How I Built a Diddley Bow


It is summer time, and this makes for extra time for summer projects. One could easily assume that my ambition to make a one string diddley bow stems from Jack White making his own in the first five minutes of the movie “It might get loud”. In truth, the idea comes from one of four of my recently and first ever line up of guitar heroes. For those curious they are Ihsahn, Guthrie Govan, and Paul Gilbert. The fourth is a lesser known blues man by the name of Seasick Steve and I have been a fan since 2010. After watching his performance at Pinkpop 2012 on YouTube, I felt I had to make a diddley bow. I now present a challenge to those of you at to make your own. This is your chance to be creative in a new way.

fvg6SHSThe simple instrument was in fact an African instrument that was carried over with the slaves and survived as an easily crafted childs toy. At some point it became something of a “beginner” instrument for children who wanted to learn on a six string. Those who shown promise with the single string, graduated to six and pretty well never touched the diddley bow again. I figure it was a touch of nostalgia in some folk or just that it always was a po’ boys instrument, that that bought it back in time to be recorded by people like One String Sam, who you can still find on YouTube. I remember something about people making them directly on the porch railing. The thought made me laugh when I imagined the missing portion of the deck when people want to get together for a jam.

5YAnAJaThis is a project I had in mind for some time now since I do tend to tinker with items. A diddley bow is easy to make for the most part. The height of my challenge that I found was playing enough tension to the one end of the string. Youtubers simply used a machine and I avoided that something fierce, but in time, i gave it. I wanted to make my diddley bow with items I had around the house, and I still could but that would include me taking apart what I already have. Only in hindsight I found an alternative. Patience though.

Step one is easy enough. Obtain a plank of wood. The dimensions can very as much as you want it to, but I would suggest a minimum of a 2×2 at a length of a foot. Step two is is ya grab a few nails, place one on the end of the board and two on top no less then 3 inches in. This will hold whatever piece you use as a bridge in place. The string will hold the other side just fine. Step three is find a bridge. I used a Coney Island Barrel-Aged Human Blockhead beer bottle. We Canadians do rip on American beer companies, but I for one have my favorites from over the boarder; Budweiser need not apply (shutter). Other material that can be used can be but not limited to a Campbells soup can, mint tin, rain gutter or even a rock. Steve used a couple crushed cans, but he meant from the beginning to make an electric diddley bow. Step four: get some wire, twain (metal if your going to use a pickup) and strap it down. Again, here is where I had trouble. Obviously most of us will use a guitar string because some of us change them like socks. Personally if I ain’t playing a show, I strum those things until they sound like dead leather. Connect them over your bridge at both ends by any means, be it more nails or however you come up with.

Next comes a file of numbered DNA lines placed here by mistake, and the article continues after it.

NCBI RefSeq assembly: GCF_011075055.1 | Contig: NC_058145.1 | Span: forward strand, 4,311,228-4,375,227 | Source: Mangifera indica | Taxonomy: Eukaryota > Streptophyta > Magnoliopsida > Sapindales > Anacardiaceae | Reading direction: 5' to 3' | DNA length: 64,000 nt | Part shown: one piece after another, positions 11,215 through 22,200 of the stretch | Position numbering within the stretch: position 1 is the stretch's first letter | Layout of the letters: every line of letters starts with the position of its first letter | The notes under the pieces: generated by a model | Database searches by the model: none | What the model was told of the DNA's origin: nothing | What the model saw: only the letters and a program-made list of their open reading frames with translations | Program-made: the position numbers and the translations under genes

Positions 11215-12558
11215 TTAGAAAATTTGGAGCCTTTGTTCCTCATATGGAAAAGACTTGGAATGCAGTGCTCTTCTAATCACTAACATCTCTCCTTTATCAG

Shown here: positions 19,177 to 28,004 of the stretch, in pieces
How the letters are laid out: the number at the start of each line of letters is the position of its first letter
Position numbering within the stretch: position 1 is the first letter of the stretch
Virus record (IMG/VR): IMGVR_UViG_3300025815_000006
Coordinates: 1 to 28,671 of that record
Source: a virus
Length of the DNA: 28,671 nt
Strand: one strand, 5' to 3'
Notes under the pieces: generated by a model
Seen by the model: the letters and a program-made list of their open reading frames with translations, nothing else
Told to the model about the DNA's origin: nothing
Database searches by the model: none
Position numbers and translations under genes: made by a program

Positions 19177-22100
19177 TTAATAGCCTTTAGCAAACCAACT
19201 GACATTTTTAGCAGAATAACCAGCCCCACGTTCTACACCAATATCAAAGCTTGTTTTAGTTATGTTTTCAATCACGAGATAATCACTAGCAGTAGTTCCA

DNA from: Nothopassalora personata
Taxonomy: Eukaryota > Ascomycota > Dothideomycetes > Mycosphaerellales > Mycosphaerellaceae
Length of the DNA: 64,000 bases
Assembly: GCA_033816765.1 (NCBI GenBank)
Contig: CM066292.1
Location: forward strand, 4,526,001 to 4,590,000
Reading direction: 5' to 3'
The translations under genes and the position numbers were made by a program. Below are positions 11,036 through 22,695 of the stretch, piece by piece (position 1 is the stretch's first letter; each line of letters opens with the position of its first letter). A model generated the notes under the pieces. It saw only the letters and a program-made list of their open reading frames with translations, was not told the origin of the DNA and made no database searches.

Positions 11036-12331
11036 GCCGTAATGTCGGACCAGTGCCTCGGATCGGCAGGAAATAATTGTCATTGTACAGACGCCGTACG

Now my alternative I was talking about was a simple fix. I would have to make a trip to the hardware store for it but it would have worked. The most difficult homework I have ever done for is trying to find a name for this damn piece of hardware but here it is depicted above. If you keep the “nut” at a high angle and you can drill a hole, this piece can be used for tuning. This is my alternative after the fact.

With the exception of a pickup, you are done. I had a humbucker laying around and maybe you do, but if you don’t, you could go out and by a Piezo Transducer. Maybe you have a broken Radio Shack or Rockband microphone. With nothing to loose, you could try busting them apart. Unfortunately, I am little help in this matter, but the key focus on this project is to be creative and have fun. Without the pickup, you could finish this project in under an hour. I feel I failed in making my diddley bow with common house hold items, but if I inspired you to make yours and post the pictures in the comment box below, I will feel I have accomplished something.

Here is mine! Now show me yours!

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About the Author: Started playing bass at 15. It was Danko Jones who inspired me to play at all, and in a small town I couldn't be picky on what I can get my hands on, so I bought a squire with pride. Obtained a B.C. Rich guitar months later. Moved to the city at 17. At 19 joined my first metal band as a bassist which ended at 20. Joined a bass heavy rock band, which I loved being in whole heartily. I now wait to venture into a new project. For the time being though, I am exploring my abilities as a writer.

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